The data mining tools module 704 enables the operator user to discover trends, patterns and relationships in the data stored in the data warehouse module. Data mining software is designed to analyze large volumes of data using sophisticated data search techniques then apply statistical methods to discover trends, patterns and relationships in the data. Many vendors offer commercial data mining software including Baan Software, Oracle, SAP, Sybase and Tableau Software. The Data Mining Group is an independent, vendor led consortium that develops data mining standards.

The reporting tools module 705 enables the operator user to create reports that display the data stored in the data warehouse as well as information that illustrates the trends, patterns and relationships in the data stored in the data warehouse module. Many vendors offer commercial reporting software including Business Objects, Cognos, Crystal Reports and Microstrategy.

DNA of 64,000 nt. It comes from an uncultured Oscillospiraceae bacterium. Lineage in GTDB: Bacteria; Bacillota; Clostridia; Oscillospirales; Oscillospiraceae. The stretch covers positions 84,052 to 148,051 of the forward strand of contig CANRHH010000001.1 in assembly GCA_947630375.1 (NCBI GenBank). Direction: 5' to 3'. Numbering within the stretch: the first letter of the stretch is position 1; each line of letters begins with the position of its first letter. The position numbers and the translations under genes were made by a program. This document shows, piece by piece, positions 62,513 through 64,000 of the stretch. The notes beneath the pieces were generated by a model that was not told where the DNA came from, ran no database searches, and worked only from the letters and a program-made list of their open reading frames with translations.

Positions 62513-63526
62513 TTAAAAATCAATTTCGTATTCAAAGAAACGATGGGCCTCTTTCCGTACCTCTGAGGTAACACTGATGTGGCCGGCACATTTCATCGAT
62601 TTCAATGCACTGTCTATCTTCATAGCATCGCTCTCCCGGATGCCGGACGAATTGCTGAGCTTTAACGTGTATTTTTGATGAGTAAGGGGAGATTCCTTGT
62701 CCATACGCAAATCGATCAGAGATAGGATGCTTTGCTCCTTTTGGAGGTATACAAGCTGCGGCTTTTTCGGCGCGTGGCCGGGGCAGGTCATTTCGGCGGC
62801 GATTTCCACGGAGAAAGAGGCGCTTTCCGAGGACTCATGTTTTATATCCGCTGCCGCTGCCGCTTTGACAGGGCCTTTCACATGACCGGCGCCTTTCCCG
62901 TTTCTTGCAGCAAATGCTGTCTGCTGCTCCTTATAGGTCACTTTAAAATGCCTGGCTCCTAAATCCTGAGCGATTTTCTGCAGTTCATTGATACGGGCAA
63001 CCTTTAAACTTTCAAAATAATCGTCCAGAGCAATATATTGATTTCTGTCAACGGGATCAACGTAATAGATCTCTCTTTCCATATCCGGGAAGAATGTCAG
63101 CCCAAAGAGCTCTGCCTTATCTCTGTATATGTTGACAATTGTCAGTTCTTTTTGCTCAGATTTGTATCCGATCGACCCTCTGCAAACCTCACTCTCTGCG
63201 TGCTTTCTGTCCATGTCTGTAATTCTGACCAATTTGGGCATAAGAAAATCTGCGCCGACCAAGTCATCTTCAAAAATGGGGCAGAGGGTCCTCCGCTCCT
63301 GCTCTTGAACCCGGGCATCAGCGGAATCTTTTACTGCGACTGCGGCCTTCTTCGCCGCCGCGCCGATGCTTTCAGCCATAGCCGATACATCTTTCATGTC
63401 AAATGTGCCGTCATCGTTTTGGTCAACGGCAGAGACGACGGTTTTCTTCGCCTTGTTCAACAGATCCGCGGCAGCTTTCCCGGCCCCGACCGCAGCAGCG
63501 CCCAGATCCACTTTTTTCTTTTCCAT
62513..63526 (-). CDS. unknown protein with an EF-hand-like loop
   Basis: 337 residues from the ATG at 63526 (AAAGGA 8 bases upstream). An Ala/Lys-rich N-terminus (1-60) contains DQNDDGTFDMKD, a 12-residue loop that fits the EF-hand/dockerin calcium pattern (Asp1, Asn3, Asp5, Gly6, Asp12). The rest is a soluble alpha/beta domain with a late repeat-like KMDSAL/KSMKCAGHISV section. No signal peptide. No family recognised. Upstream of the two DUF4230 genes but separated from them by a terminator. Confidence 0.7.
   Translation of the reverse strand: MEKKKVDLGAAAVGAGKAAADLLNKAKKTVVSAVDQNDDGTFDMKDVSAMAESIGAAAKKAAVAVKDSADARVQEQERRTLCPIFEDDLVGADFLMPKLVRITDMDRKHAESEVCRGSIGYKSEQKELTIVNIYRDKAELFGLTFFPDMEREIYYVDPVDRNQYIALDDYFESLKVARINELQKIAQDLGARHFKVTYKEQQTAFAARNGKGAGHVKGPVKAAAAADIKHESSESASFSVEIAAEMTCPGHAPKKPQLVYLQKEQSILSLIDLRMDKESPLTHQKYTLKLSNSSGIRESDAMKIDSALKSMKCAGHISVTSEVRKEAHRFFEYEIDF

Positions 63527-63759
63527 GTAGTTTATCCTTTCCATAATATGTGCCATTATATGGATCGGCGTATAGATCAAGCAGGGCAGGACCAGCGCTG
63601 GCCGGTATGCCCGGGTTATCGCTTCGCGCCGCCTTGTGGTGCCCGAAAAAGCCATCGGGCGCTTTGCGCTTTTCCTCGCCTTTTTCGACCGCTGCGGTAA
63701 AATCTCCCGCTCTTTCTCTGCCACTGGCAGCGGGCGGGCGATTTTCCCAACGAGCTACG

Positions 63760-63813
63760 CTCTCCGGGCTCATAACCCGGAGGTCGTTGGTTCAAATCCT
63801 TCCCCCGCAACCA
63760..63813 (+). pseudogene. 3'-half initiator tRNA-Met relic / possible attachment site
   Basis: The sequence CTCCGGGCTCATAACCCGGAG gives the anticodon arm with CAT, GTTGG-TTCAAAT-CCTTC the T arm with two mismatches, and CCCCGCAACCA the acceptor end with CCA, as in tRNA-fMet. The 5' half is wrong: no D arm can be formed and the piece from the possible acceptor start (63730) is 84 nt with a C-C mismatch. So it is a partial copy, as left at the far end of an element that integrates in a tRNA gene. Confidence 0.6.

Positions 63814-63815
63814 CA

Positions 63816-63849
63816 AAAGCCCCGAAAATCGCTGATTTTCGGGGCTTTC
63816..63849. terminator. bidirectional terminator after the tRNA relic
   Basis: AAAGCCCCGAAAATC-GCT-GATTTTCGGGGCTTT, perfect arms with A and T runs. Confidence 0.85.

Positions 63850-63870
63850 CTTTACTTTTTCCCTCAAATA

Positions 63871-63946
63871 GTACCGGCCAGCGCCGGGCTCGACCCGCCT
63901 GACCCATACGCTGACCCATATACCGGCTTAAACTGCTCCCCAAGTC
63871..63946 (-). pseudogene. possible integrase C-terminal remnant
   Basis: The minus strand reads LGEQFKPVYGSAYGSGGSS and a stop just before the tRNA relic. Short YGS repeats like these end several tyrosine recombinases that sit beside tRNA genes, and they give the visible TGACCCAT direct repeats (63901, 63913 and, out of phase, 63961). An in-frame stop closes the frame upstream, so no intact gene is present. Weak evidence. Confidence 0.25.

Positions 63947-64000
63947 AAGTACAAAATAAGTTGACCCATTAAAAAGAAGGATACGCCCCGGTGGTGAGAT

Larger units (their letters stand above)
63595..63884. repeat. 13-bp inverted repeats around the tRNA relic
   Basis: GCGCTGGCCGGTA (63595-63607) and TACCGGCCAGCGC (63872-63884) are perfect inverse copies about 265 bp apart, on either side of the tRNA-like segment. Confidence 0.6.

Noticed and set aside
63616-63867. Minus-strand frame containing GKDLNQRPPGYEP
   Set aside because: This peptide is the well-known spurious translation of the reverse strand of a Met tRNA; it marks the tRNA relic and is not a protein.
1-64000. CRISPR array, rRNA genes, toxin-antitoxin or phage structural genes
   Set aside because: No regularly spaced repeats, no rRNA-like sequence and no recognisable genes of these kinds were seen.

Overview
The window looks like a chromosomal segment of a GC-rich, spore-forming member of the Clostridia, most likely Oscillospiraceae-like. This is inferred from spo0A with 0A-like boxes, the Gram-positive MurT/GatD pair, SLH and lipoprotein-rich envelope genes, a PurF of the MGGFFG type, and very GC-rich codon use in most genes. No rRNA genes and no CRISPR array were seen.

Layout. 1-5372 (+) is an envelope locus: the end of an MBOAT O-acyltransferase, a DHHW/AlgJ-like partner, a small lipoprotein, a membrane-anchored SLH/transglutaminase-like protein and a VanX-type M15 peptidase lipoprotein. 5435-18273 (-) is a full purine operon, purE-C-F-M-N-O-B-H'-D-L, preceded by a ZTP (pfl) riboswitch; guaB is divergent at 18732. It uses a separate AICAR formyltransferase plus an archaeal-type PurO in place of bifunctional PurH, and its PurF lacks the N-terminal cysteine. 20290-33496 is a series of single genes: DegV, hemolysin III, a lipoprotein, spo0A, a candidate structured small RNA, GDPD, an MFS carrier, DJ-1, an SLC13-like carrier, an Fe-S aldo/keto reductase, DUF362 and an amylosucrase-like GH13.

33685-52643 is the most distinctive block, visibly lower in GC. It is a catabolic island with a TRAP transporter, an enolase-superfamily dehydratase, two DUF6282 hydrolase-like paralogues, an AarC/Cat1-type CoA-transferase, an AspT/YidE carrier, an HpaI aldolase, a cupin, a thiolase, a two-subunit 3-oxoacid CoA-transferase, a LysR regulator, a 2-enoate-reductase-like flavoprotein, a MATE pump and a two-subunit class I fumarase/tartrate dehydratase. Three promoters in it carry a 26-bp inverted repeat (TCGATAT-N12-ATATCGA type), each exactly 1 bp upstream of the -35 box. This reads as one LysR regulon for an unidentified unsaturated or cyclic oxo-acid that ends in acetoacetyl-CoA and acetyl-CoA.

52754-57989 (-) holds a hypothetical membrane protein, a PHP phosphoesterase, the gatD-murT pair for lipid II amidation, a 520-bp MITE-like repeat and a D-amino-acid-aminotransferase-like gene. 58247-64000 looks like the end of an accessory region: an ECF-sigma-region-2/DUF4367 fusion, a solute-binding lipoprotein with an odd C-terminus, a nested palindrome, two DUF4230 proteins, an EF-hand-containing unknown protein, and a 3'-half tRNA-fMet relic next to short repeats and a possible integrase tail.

The presentation layer module 706 includes graphics and multimedia interfaces that enable information and reports to be displayed in a user-friendly manner. The reporting tools described above all include a presentation layer module.

FIG. 8 illustrates the key components of the notification management system in a first embodiment of the apparatus and method of the present invention.